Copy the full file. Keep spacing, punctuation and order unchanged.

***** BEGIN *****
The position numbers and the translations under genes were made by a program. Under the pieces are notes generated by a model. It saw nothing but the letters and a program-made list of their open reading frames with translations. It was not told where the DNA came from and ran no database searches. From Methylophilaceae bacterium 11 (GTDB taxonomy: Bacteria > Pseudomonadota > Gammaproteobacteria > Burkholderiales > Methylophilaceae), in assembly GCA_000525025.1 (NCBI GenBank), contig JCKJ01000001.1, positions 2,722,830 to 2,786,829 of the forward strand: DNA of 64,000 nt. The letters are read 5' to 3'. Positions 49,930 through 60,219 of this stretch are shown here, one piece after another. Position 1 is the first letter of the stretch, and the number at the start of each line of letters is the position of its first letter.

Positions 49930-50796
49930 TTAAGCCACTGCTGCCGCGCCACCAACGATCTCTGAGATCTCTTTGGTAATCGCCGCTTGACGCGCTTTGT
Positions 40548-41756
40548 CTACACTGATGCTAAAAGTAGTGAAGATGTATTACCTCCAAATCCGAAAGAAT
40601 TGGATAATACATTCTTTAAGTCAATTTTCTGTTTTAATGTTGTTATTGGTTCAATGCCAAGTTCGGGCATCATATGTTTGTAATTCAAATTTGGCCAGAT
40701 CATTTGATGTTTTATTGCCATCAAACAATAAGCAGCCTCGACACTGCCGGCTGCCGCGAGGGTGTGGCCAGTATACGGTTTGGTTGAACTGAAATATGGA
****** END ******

The position numbers and the translations under genes were made by a program. Under the pieces are notes generated by a model. It saw nothing but the letters and a program-made list of their open reading frames with translations. It was not told where the DNA came from and ran no database searches. From Methylophilaceae bacterium 11 (GTDB taxonomy: Bacteria > Pseudomonadota > Gammaproteobacteria > Burkholderiales > Methylophilaceae), in assembly GCA_000525025.1 (NCBI GenBank), contig JCKJ01000001.1, positions 2,722,830 to 2,786,829 of the forward strand: DNA of 64,000 nt. The letters are read 5' to 3'. Positions 49,930 through 60,219 of this stretch are shown here, one piece after another. Position 1 is the first letter of the stretch, and the number at the start of each line of letters is the position of its first letter.

Positions 49930-50796
49930 TTAAGCCACTGCTGCCGCGCCACCAACGATCTCTGAGATCTCTTTGGTAATCGCCGCTTGACGCGCTTTGT
Positions 40548-41756
40548 CTACACTGATGCTAAAAGTAGTGAAGATGTATTACCTCCAAATCCGAAAGAAT
40601 TGGATAATACATTCTTTAAGTCAATTTTCTGTTTTAATGTTGTTATTGGTTCAATGCCAAGTTCGGGCATCATATGTTTGTAATTCAAATTTGGCCAGAT
40701 CATTTGATGTTTTATTGCCATCAAACAATAAGCAGCCTCGACACTGCCGGCTGCCGCGAGGGTGTGGCCAGTATACGGTTTGGTTGAACTGAAATATGGA